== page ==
Bernard Loiseau, a poor kid and a worse student, was packed off at 13 to be a kitchen apprentice. He was a bad apprentice, too, but worked in a very good kitchen with some very good apprentices, young men who would grow up to be celebrity chefs. Loiseau joined them: eventually, he had 3 Michelin stars and an IPO. When younger and more radical chefs started to get more attention from his friends in the media, and when rumors started to whisper that perhaps the future might hold a mere two stars, Loiseau killed himself.

The core of this book is not the food (which Chelminski describes without any particular passion) or the Perfectionist's character (although Chelminski was a friend and feels badly about how things turned out). This is a book about the irreconcilable tension between the interests of the late 20th century critic and those of the audience.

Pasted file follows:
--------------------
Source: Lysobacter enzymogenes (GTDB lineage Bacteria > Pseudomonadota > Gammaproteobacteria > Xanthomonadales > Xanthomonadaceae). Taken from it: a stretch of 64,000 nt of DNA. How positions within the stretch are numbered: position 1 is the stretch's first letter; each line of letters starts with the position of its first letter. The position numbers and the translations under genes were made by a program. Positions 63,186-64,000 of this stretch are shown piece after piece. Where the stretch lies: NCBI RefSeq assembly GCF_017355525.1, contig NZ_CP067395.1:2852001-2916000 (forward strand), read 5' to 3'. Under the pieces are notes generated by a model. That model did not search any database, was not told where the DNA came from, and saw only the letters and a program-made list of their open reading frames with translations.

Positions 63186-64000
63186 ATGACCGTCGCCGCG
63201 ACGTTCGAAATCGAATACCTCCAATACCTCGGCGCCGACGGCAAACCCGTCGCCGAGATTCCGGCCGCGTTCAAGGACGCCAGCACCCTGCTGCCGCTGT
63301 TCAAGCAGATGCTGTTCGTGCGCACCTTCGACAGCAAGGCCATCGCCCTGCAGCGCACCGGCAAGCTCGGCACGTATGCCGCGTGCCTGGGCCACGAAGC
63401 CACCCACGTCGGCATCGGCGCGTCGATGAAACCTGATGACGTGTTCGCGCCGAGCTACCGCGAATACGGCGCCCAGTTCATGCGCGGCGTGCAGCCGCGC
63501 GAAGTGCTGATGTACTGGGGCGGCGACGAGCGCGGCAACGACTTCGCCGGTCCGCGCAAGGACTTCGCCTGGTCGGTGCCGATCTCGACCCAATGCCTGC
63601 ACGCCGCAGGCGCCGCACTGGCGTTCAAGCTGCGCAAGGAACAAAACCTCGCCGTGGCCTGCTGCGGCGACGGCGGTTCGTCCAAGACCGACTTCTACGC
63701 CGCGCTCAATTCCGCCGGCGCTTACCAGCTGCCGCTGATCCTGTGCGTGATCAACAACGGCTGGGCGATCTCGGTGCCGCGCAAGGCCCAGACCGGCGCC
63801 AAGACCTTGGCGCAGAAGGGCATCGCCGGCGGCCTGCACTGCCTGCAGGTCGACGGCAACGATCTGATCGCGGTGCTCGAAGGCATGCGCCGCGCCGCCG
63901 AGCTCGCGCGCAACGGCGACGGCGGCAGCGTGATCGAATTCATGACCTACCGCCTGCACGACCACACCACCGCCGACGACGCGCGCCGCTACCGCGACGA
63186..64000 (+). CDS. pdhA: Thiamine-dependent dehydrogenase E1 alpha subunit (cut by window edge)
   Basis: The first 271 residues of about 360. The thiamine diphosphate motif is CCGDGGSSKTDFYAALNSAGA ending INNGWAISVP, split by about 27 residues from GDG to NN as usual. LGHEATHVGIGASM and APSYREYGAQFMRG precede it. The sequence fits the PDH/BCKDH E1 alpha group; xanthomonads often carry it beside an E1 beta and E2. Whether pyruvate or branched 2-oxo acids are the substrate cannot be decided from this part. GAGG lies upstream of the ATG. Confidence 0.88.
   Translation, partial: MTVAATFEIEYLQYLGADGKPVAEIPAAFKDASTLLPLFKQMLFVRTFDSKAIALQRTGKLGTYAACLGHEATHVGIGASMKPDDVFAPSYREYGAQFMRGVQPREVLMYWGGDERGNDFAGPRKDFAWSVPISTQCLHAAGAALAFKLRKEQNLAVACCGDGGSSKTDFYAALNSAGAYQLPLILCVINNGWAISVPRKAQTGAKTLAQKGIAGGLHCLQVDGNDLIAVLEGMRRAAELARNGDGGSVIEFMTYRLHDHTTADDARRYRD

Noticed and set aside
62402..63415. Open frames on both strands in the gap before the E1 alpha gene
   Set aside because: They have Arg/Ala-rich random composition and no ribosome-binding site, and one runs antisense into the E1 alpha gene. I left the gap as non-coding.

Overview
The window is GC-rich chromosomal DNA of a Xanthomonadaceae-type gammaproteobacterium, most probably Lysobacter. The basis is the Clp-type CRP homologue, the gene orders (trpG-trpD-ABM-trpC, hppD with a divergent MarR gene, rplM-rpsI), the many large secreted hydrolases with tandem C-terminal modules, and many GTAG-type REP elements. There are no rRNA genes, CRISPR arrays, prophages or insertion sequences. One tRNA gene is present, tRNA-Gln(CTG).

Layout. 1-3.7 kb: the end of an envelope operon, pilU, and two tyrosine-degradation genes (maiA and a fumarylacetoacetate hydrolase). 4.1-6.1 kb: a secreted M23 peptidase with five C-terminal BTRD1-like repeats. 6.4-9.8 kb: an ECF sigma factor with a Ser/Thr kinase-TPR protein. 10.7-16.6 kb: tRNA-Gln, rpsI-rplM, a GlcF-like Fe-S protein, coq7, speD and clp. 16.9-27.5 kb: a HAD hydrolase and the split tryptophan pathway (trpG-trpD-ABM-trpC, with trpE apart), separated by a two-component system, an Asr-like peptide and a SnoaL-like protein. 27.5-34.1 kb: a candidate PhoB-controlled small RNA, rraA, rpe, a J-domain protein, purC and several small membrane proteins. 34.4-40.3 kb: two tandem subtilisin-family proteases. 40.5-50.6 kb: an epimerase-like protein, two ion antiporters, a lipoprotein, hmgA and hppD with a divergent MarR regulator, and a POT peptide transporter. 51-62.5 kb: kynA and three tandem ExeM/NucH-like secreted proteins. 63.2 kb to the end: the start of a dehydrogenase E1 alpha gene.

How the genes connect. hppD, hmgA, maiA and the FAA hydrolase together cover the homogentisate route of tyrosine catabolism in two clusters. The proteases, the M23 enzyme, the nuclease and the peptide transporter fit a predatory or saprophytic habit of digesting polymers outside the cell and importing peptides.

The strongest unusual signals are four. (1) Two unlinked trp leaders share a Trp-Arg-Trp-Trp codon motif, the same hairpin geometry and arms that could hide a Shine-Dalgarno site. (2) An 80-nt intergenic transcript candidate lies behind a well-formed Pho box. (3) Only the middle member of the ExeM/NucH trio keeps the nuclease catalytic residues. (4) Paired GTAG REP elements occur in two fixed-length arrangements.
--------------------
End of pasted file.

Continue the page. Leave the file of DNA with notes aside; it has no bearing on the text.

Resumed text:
Food critics -- notably the small cadre of Michelin inspectors -- eat elaborate and expensive food twice a day, every day. Truffles and foie gras are everyday fare, and something new -- tiny portions! strange ingredients! a light meal! -- is almost a day off. The natural audience for fine restaurants, places where a quiet dinner might cost a thousand dollars, has different interests and desires. By the end of the century, the gap between the writers and the eaters seemed unbridgeable and a gun seemed a good answer.